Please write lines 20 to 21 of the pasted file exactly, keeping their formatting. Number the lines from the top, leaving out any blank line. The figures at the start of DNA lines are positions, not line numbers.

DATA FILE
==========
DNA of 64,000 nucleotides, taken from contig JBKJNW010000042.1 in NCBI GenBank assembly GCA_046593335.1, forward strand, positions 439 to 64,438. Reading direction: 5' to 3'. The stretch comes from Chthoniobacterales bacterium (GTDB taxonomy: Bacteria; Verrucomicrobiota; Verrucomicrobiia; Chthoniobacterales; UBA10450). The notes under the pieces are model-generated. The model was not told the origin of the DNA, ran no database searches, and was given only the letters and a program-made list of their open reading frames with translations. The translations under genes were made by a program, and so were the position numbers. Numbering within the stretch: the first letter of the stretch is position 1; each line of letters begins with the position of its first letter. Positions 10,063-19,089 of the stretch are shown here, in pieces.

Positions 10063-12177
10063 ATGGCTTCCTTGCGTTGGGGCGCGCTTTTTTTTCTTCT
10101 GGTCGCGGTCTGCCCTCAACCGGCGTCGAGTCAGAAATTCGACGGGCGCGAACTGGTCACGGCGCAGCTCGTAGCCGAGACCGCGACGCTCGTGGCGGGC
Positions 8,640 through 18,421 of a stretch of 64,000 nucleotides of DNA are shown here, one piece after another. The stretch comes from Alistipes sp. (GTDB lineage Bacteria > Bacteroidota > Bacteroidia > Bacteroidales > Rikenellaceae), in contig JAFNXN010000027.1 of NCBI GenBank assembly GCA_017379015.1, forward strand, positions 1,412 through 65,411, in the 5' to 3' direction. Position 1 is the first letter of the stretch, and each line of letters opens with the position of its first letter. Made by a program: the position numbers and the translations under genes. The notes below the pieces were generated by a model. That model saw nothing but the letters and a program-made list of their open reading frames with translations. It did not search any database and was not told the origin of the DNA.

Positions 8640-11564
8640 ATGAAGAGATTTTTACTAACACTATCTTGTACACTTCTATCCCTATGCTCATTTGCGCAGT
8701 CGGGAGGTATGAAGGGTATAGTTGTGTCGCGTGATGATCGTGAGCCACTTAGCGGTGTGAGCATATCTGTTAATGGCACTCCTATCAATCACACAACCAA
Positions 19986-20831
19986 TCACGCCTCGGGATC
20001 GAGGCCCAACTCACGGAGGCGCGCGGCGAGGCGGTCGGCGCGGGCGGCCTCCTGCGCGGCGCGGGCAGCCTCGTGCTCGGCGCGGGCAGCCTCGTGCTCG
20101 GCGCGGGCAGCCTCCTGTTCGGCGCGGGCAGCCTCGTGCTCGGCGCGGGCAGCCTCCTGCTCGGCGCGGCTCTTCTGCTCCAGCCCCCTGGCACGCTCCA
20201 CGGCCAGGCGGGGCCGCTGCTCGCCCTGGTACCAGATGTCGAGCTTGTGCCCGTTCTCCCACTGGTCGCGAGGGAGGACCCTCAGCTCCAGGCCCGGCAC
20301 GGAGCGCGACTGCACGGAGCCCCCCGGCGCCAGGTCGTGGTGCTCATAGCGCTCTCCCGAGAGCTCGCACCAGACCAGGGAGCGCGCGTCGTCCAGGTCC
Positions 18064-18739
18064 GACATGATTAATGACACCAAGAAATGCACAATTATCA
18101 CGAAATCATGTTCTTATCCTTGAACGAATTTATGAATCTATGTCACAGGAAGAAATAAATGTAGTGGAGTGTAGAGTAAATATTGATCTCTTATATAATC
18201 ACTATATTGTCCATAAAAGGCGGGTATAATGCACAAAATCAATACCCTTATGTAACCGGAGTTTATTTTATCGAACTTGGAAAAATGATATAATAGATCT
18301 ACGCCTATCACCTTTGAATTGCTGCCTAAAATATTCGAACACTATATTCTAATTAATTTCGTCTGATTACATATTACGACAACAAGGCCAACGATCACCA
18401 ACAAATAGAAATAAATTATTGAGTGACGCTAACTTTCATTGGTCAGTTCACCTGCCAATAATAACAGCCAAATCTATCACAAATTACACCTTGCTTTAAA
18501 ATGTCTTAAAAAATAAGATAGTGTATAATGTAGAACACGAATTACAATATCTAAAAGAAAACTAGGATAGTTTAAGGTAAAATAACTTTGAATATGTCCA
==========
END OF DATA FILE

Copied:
18401 ACAAATAGAAATAAATTATTGAGTGACGCTAACTTTCATTGGTCAGTTCACCTGCCAATAATAACAGCCAAATCTATCACAAATTACACCTTGCTTTAAA
18501 ATGTCTTAAAAAATAAGATAGTGTATAATGTAGAACACGAATTACAATATCTAAAAGAAAACTAGGATAGTTTAAGGTAAAATAACTTTGAATATGTCCA